We’re passionate about birds and nature. That’s why we opened a Wild Birds Unlimited Nature Shop in our community.
3830 Washington Rd. Suite 12
Augusta, GA 30907
Phone: (706) 855-1955
Fax: (706) 855-1951
Email: Send Message
Mon - Fri: 10:00 am - 6:00 pm
Sat: 9:00 am - 5:00 pm
Sun: 12:00 pm - 4:00 pm
We are located in West Town Market Square on Washington Road between Bobby Jones Expressway and Davis Road.
While birds are equipped to withstand most winter weather, they obviously can't turn up the thermostat, throw on an extra blanket or whip up a warm cup of cocoa. However, there are a number of ways you can help make survival easier by providing food, a heated, open source of water and protection from the elements.
Food is the most essential element, providing birds with the energy, stamina and nutrition they need. To stay warm, birds will expend energy very quickly, some losing up to 10% of their body weight on extremely cold nights, and this fat must be replaced every day.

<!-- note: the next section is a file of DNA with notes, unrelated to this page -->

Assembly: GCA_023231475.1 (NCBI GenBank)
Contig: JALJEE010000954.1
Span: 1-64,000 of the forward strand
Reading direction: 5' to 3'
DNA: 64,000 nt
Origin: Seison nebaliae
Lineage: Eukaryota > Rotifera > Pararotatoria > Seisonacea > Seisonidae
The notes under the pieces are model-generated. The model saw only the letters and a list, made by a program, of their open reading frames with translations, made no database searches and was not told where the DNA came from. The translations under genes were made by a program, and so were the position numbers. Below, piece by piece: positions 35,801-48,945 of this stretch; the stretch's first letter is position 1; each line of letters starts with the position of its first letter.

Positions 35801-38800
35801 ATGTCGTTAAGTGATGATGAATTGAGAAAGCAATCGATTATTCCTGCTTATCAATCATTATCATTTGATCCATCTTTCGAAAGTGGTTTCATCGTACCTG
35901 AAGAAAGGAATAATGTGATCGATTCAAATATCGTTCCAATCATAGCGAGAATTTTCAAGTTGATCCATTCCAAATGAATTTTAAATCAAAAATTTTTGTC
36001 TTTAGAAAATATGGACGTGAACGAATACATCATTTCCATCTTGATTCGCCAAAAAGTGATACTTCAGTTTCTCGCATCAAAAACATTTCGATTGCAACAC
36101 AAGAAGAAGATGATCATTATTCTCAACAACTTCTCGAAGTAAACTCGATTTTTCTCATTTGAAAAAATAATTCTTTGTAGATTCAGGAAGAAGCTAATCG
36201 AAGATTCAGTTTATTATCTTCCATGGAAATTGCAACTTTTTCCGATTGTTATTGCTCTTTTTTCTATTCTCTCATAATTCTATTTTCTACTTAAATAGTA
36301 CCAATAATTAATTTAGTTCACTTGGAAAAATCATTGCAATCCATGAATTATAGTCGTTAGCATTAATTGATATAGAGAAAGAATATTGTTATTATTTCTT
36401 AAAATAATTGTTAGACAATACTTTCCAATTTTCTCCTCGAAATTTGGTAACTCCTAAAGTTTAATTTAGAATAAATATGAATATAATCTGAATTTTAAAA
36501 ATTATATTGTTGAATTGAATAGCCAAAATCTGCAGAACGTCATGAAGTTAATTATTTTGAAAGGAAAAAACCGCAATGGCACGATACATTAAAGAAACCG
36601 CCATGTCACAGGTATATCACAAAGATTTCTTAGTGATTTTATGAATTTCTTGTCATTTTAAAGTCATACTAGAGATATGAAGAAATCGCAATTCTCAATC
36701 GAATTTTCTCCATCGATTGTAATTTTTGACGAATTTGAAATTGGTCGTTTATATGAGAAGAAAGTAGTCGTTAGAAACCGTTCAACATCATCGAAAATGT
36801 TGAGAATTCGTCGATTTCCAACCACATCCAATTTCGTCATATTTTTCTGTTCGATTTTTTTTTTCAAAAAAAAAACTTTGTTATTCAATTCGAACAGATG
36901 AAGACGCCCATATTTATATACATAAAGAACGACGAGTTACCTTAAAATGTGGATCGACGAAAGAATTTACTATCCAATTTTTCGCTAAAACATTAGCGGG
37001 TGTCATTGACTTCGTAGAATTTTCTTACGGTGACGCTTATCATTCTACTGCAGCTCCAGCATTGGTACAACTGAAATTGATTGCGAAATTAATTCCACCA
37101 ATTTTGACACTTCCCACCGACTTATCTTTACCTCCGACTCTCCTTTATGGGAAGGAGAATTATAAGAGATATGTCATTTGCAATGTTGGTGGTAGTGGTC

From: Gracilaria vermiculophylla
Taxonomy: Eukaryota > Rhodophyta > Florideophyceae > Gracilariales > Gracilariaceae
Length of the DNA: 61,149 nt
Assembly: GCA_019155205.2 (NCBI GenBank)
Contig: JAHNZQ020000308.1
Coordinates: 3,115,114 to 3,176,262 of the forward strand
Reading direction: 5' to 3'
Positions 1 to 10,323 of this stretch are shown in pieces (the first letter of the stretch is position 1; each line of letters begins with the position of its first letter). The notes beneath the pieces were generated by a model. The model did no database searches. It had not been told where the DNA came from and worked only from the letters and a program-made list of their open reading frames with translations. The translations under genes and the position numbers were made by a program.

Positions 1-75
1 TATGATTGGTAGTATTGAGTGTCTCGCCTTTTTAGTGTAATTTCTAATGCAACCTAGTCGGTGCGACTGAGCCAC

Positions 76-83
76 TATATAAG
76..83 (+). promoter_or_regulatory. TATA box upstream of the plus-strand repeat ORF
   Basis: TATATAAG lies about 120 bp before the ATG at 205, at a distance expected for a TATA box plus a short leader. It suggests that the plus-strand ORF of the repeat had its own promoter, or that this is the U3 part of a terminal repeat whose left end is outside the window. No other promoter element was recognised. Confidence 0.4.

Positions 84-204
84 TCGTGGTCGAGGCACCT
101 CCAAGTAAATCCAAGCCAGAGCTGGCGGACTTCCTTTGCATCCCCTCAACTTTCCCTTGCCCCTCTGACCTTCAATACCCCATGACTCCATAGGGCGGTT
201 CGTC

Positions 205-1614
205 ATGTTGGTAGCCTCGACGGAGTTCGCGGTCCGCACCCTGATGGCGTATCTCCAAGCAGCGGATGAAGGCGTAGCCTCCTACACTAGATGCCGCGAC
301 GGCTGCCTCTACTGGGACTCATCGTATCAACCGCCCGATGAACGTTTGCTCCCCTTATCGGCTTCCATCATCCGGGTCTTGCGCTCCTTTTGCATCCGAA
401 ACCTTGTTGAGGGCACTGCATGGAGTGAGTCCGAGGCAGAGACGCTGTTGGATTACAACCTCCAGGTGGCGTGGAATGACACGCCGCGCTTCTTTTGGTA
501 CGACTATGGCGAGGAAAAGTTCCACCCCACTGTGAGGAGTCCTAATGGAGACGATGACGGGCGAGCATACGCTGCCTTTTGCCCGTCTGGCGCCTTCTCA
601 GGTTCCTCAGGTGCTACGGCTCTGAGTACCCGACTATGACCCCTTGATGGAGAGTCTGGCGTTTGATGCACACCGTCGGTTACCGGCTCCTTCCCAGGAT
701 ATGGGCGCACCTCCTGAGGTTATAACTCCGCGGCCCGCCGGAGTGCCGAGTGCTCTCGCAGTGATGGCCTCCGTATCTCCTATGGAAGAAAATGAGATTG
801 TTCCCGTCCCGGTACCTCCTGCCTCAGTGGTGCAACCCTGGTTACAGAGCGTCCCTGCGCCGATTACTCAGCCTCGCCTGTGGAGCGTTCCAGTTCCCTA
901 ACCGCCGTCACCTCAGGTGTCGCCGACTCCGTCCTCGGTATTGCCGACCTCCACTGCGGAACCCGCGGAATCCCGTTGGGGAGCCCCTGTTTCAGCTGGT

Normally, birds that come to feeders obtain only about 20% of their daily calories from food offered in feeders; the rest come from natural food sources. In contrast, during periods of cold weather, your birds may use your feeders to load up on calories as a means of survival.
Birds continue to need a source of water for drinking to maintain their metabolism during dry, cold weather. Clean feathers help birds stay warm, and a bird bath is often the only way for some birds to drink and keep their feathers in top condition when it’s cold.
Most birds adjust their feathers to create air pockets, which help them keep warm. The soft, fluffy down feathers are puffed up with air to create a warm blanket around the bird. The body feathers lie on top of each other, overlapping like shingles on a roof. Small interlocking barbules, or “hairs,” zip their feathers together to create an airtight windbreaker. Also, most birds preen their feathers with the oil produced by a gland on their backs near their tails to create a waterpoof rain coat. Research has shown that a chickadee with well-maintained feathers can create a 70° (F) layer of insulation between the outside air and its skin.
Birds need a place to escape the elements. Installing roosting and nesting boxes in your backyard can give birds a warm, dry place to stay overnight. Shelter is also necessary for protection against natural predators, such as birds of prey and cats.